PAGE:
CEO, Buddy&Soul

Freud is reported to have said that most important things in life are ‘lieben und arbeiten’ (love and work).

I agree, and I think it’s also great if you combine the two. If you love what you do, it’s golden. And if you feel that your work brings some form of love and good into the world, even better.

Read related article: Why Is Work Life Balance so Important in Today’s World?

This may sound very new-agey, but I try to apply it in my life: as an academic, I chose to study medical decision making over other topics in the hope that I would help people make better ones – which means if I stay up super late to work, I know it means something, not just for my career but maybe for other people as well.

Come to think of it, Buddy&Soul, our personal development platform, can lead people into loving – primarily themselves, and then others. Once this is done, they can delve into their mission in the world, which will, in turn, help them love themselves even more.

Adam Cole

Adam Cole

Jazz Musician | Writer

#1 Making contact with, and possibly working/playing with inspiring people.

I’ve been very lucky with the quality of folks I’ve gotten to play with, be taught, and collaborate with. I’ve also made a concerted effort to be with those people.

#2 Paying attention to myself in a non-judgmental way.

This is something I’ve had to cultivate. It doesn’t come naturally, it’s a way of being in the world that I prize highly. I not only strive to live this way, I teach my students to live this way in their practice and, if possible, in their daily lives.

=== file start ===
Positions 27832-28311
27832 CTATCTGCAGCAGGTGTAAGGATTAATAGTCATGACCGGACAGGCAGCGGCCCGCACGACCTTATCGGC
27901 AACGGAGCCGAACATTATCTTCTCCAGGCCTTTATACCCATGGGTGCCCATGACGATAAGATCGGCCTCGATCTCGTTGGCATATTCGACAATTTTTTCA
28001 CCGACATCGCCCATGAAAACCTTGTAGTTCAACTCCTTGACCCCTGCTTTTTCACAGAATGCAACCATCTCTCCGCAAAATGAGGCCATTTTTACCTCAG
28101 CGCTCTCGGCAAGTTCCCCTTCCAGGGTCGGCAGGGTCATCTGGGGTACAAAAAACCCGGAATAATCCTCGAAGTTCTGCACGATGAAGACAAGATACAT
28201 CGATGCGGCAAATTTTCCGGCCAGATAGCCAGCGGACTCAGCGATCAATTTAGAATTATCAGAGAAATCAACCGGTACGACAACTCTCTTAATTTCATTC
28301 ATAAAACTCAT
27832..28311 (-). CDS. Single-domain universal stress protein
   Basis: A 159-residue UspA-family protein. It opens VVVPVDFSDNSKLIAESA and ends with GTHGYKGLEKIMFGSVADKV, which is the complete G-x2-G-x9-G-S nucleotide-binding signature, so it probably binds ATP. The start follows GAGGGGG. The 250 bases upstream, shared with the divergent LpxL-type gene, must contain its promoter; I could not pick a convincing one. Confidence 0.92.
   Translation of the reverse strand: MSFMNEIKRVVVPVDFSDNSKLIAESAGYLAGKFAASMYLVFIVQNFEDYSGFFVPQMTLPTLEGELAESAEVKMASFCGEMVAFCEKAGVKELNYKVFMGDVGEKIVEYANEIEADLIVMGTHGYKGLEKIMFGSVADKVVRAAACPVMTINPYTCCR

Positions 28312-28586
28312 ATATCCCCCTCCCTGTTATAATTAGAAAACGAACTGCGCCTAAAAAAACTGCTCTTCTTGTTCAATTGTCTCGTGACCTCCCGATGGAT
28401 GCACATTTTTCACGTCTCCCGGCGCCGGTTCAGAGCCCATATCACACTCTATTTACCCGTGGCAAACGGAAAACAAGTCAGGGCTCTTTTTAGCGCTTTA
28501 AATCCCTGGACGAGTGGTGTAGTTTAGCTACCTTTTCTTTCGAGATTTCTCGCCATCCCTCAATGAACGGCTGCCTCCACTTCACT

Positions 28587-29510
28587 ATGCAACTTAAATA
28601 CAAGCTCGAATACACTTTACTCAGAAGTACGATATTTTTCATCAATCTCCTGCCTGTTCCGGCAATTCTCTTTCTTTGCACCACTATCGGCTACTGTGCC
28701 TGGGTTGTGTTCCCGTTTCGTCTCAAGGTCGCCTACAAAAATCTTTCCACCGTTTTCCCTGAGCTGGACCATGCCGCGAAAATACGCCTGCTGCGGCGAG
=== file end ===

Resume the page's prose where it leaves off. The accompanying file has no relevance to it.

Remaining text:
#3 Dreaming big and getting there very gradually through achievable goals.

Those big dreams have kept me going. Seeing them come to fruition as the result of incremental goals has made the work worthwhile.

G. Brian Benson

G. Brian Benson

Self-Improvement and Children’s Book Author | TEDx speaker

While there are many things that are important to me, I feel the one thing that really helps me stay in the present moment and keeps me moving forward is to continue to learn and grow.

Life is constantly flowing and evolving around us. I feel we should be doing the same. We aren’t meant to be stagnant.

Life is so much richer when we continue to grow, mature, and have new experiences.

I know it isn’t always easy, but that’s what makes it so fulfilling; to continue to test ourselves and see the world with new eyes.

One way I am able to continue to learn and grow is to step out of my comfort zone.

When I left my family’s business 10 years ago into the unknown it wasn’t easy, but I had to honor my intuitive hunch that said I was done growing in that position and I knew that if I just stayed patient I would eventually find my bearings and I did.

I had no idea that I would be doing what I am now doing (author, speaker, actor) but as I continued to step out of my comfort zone, I began to not only find my authentic path but I began to truly feel alive.

And as I began to feel more alive I began to gain more self-awareness which leads to more self-acceptance.

What more could one ask for?

As I continued to learn, grow and become more self-aware my world opened up in amazing ways. New pathways, new ways of thinking, my foundation strengthened and experiences I only dreamed of prior became available.

Jason Patel

Jason Patel

Founder, Transizion

#1 Competing and doing my best every day is critical to me.

When it’s all said and done, I want to be able to look at myself in the mirror and say that I came to fight when it mattered and was willing to sacrifice everything to accomplish my dreams.

It’s less about the accomplishment than the effort I put forth.

I can live with failure, but I cannot live with a half-hearted effort. That’s why I work on my business every day.

#2 Doing good for my country is perhaps the most important thing to me.

Men and women have fought and died to make America as incredible as it is today. It’s the land of freedom and opportunity, but this less a benefit than a responsibility.